Documentary Featuring DDEEA Author Shawn Peters’ Book Previews Online Dec. 29

Documentary exploring dramatic Wisconsin vs Amish case screens for Wisconsin Humanities online preview Dec. 29


Part two in the two-part series. Available at

The Amish Incident: Wisconsin vs Yoder, a new documentary produced by award-winning and Regional Emmy-nominated filmmakers Kelly and Tammy Rundle of Fourth Wall Films, will be presented on Tuesday, December 29th at 6:30 p.m. for a special Wisconsin Humanities free online preview via Facebook. A Q&A session with the Rundles and Dr. Shawn Peters, author of The Yoder Case, will follow the film. Viewers can attend the event at

The Amish Incident: Wisconsin vs Yoder explores the battle over education and parental rights that emerged from a small Amish community near New Glarus, Wisconsin. The 1968 conflict began when Amish parents removed their children from public schools over a state law compelling education beyond the 8th grade. Three Amish fathers were convicted and fined for truancy violations. As a rule, the Amish do not “go to law” to resolve legal conflicts, but with help offered by an outside legal team, the subsequent trial and appeals culminated in a dramatic 1972 U.S. Supreme Court decision that defined how Wisconsin and other states facilitate education for Amish children.

Part One in the 2-part series. Available at

The Amish Incident: Wisconsin vs Yoder follows the award-winning The Amish Incident: Rural Conflict and Compromise (part one in the two-part series), and blends newly discovered historic photographs and archival materials with on-camera interviews with Shawn Francis Peters, PhD, (The Yoder Case: Religious Freedom, Education, and Parental Rights), nationally-recognized Amish historian Mark DeWalt, PhD (Amish Education in the Unites States and Canada), and local historian Kim D. Tschudy (New Glarus: Images of America), to tell a fascinating and important true story of a monumental courtroom clash over education and religious freedom.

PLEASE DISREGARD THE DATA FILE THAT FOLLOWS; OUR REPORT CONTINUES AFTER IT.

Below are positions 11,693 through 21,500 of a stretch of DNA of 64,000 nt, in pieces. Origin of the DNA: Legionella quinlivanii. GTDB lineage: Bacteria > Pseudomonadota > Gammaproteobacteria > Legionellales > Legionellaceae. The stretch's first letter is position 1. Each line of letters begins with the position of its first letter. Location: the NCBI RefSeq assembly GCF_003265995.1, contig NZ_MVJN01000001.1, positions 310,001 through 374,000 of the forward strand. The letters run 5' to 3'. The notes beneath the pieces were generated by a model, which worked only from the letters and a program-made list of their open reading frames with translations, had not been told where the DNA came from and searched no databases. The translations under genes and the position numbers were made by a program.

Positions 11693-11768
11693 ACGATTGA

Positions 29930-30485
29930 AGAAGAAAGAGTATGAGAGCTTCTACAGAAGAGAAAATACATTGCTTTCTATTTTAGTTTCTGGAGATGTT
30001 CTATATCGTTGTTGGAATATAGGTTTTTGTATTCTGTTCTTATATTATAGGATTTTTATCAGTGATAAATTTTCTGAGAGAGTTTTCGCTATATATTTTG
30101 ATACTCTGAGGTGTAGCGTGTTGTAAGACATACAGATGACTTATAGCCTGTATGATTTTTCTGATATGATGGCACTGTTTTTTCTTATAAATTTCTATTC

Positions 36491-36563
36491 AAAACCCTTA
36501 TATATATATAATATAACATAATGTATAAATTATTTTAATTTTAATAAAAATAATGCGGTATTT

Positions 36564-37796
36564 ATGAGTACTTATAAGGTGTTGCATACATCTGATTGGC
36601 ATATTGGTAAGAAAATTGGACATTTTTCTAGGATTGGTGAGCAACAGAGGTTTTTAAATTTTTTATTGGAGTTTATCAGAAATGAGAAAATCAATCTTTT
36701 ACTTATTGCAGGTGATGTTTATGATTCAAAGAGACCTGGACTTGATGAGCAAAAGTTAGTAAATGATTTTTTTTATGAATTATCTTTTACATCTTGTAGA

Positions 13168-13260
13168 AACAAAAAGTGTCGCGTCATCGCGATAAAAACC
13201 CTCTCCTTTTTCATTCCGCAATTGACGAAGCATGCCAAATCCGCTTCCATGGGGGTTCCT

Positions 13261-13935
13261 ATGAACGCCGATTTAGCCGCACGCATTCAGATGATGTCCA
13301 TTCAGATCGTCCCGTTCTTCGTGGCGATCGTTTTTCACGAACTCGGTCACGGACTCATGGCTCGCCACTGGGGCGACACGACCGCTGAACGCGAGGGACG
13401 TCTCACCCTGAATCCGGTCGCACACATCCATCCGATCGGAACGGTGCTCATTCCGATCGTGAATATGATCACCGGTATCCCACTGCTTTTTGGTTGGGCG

The Amish Incident: Wisconsin vs Yoder was funded in part by a grant from the Wisconsin Humanities, with funds from the National Endowment for the Humanities. Any views, findings, conclusions or recommendations expressed in the film do not necessarily represent those of the National Endowment for the Humanities. The Richland County Historical Society is the fiscal sponsor of the documentary project.

Kelly and Tammy Rundle are the producers of eighteen award-winning documentaries including the Lost Nation: The Ioway 1, 2 & 3 series, The Barn Raisers, Villisca: Living with a Mystery, and eight regional Emmy® nominated films including Becoming Harriet Beecher Stowe, Sons & Daughters of Thunder, Good Earth: Awakening the Silent City, River to River: Iowa’s Forgotten Highway 6, Country School: One Room – One Nation, and Letters Home to Hero Street (co-produced with WQPT-PBS).

The Wisconsin Humanities is a leading statewide resource for librarians, teachers, museum educators and civic leaders, who drive entertaining and informative programs using history, culture and discussion to strengthen community life for everyone. The Wisconsin Humanities also awards more than $175,000 a year over seven rounds of grants to local organizations piloting humanities programing. For more information on Wisconsin Humanities, visit or connect on Facebook at or Twitter at @WiHumanities.

Fourth Wall Films is a Regional Emmy® nominated and award-winning independent film and video production company formerly located in Los Angeles, and now based in Moline, Illinois.  Fourth Wall Films focuses on telling Midwestern stories through historical documentary films that reach viewers via PBS broadcasts, theaters, film festivals, national DVD release and online streaming. Visit for more information.